Local Government Minister Nanaia Mahuta and Finance Minister Grant Robertson will announce the next steps in the Government’s Three Waters reforms this morning.
This will include a response to the recommendations of a working group the government had commissioned to review some of the most controversial aspects of three waters reform.
Last year, Mahuta announced she would force water assets like pipes and reservoirs currently held by 67 different councils into four enormous regional water entities, which the councils would jointly own.
The entities would help councils deliver better quality water services by raising greater levels of funding, which councils had struggled to do.
But the proposals were mired in controversy from some who saw the reforms as the confiscation of council assets, because councils would have little real control over how water was delivered to their area.
Other opponents focussed on the reforms’ complicated co-governance component: the governance of the entities will be by a board selected by a panel, which is selected by another group that has equal local government and mana whenua representation.
The controversy was enough for Mahuta to commission a working group to look at some of those controversial aspects, although the group was constrained in what it could recommend.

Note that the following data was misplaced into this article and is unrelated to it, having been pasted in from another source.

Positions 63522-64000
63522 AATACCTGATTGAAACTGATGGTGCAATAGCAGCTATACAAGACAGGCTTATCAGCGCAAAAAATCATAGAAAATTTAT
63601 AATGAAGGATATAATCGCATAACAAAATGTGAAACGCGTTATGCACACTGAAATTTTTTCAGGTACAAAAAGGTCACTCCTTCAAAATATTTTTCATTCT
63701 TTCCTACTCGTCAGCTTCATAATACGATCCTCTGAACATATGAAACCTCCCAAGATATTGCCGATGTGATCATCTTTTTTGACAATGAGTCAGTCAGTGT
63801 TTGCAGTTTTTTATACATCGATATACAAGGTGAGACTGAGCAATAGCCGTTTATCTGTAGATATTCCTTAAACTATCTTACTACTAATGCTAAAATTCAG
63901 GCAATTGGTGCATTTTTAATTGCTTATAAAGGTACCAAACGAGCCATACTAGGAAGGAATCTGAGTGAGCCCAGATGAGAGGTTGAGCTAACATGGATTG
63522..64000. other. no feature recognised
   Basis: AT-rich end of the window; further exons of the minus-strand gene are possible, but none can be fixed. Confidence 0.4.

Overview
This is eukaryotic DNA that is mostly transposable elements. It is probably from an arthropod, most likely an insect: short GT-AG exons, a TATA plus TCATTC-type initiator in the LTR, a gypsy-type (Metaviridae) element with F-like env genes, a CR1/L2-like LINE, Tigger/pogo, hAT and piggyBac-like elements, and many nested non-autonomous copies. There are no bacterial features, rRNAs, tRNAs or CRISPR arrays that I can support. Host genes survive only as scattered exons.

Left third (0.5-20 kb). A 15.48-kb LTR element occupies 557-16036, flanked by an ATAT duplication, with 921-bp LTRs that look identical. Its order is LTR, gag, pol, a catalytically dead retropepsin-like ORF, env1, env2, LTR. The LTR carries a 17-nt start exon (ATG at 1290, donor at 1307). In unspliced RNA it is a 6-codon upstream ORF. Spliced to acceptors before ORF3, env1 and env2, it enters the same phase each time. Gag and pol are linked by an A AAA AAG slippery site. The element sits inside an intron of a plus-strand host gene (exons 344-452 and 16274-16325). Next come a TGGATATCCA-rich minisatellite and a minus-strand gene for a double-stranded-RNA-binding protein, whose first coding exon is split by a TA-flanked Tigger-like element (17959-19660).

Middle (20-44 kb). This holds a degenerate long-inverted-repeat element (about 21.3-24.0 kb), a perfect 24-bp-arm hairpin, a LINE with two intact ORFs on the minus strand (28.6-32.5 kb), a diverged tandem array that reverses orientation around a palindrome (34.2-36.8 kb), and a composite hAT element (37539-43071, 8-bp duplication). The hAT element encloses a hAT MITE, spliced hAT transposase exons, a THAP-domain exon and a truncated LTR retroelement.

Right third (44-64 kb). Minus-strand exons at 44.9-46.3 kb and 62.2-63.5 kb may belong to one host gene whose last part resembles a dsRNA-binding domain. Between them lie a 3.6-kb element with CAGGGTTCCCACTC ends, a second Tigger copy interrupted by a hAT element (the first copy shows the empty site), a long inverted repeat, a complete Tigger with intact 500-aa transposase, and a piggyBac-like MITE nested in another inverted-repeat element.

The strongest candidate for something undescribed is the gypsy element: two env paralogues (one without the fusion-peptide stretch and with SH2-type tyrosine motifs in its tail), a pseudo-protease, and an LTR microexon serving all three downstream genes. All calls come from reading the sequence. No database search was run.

The group reported back in March, proposing that the councils should have shareholdings in the new water entities to better reflect the amount of water assets they had contributed to the scheme.
The group also proposed changes to the regional representation group: the high-level group of people to whom the water entity boards are accountable. The changes would make the entities more accountable to this group, but they would also make the co-governance of the group more explicit.
It would have a local government and mana whenua co-chair and make decisions by consensus.
The proposals were not enough for some councils, with Auckland Mayor Phil Goff publishing a dissenting view to the working group saying that its solutions were not suitable for Auckland.
The Government wants to have legislation to create the entities passed this term. National and Act both oppose the reforms.
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